According to the Parliamentary Library’s analysis of the most recent HILDA report:
There has been a notable increase in the time spent commuting in Australia from an average of 48.8 minutes per day in 2002 to 59.9 minutes per day in 2017. Of the major capital cities Sydney has the highest average commuting time at 71.1 minutes in 2017 which compares with 60.6 minutes in 2002.
But the evidence shows that migrants arriving since 2011 are more likely to cluster in inner-city areas (or near universities, in the case of international students) even compared with arrivals between 2001 and 2011. With the growth in housing supply — mainly apartments — in the inner suburbs, these recent arrivals are probably closer to work or other regular destinations, on average, than the existing population.
If that’s the case, HILDA is undercounting potential reductions in commuting times. It’s true that the general increase in commuting times documented by HILDA is substantial, and would not be erased by the potential effects of recent migrants, but that doesn’t mean we don’t want to capture the full picture of commuting and congestion in Australia.
Welfare is another area where new arrivals and the existing population will differ. Legislative change in 2018 now means people who gain a new permanent visa are restricted from receiving Newstart for four years, a doubling of the waiting time. This obviously means that recent migrants are less likely to access Newstart (whether or not they are unemployed) compared with Australian residents, and so HILDA potentially overcounts the proportion of households receiving that payment.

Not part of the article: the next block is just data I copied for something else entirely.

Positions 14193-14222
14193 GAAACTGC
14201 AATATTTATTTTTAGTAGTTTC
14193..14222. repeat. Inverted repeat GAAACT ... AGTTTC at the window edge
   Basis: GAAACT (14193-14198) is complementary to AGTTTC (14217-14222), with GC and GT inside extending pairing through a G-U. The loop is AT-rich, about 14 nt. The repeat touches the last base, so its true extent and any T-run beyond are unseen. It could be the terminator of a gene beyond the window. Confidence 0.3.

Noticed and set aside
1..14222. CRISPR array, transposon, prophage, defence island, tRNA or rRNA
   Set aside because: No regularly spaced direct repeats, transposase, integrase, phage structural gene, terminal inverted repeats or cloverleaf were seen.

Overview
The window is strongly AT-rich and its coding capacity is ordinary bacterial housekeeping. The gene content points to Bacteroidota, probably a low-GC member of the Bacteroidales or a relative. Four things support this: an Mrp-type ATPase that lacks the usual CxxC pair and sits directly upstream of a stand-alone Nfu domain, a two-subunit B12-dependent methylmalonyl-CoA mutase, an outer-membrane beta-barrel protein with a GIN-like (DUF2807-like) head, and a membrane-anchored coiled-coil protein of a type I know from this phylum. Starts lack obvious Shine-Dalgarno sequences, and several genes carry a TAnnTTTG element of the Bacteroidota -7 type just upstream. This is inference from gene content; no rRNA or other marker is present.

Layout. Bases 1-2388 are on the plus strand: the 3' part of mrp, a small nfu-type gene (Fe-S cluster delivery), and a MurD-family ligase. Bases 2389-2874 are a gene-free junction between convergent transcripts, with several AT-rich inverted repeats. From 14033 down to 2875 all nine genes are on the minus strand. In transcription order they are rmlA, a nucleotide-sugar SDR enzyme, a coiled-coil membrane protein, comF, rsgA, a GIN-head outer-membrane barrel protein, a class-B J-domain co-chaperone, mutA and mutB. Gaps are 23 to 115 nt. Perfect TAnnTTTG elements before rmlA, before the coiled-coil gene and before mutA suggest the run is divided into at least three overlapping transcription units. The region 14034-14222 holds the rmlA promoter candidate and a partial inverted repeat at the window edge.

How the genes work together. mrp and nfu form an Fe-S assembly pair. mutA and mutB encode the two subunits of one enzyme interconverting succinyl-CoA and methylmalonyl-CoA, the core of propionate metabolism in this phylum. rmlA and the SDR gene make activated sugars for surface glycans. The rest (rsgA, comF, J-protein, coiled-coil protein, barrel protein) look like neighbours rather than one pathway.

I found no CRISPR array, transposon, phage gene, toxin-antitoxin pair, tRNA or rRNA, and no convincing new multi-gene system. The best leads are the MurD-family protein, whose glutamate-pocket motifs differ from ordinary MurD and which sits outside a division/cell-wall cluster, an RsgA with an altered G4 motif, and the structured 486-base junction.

The past decade’s rise in migration to Australia by New Zealand citizens, who are largely excluded from welfare support, is also likely to be affecting HILDA’s results. In the medium term, all these effects will start to play bigger roles in household and income analysis.
HILDA is heavily relied on by researchers and generates much attention because of the critical role it plays in providing a record of how Australians are tracking. The survey underpins research across multiple fields and is closely followed by all levels of government, the bureaucracy, business and civil society. It is simply too important for us to watch as more years tick by without another top-up and it slips from being a truly representative sample of the Australian population to a representation of an Australia frozen in time.
The inability to factor migration trends into evidence and research is not restricted to longitudinal surveys. For a country shaped by migration, we are strangely ignorant about the effects of migration on our social and economic experience, and on our environment. Bureaucrats often ignore the impact of migration, mostly because they lack a strong grasp of the basic data. And this leads to the charge that “elites” are deliberately pushing a big Australia down the throats of an unwilling public.
More importantly, the vast majority of public decision-makers simply don’t know what’s going on, whether in terms of urban planning, higher education or the labour market. In a small way, HILDA is contributing to this ignorance and deserves a funding bump to make sure it looks like modern Australia. •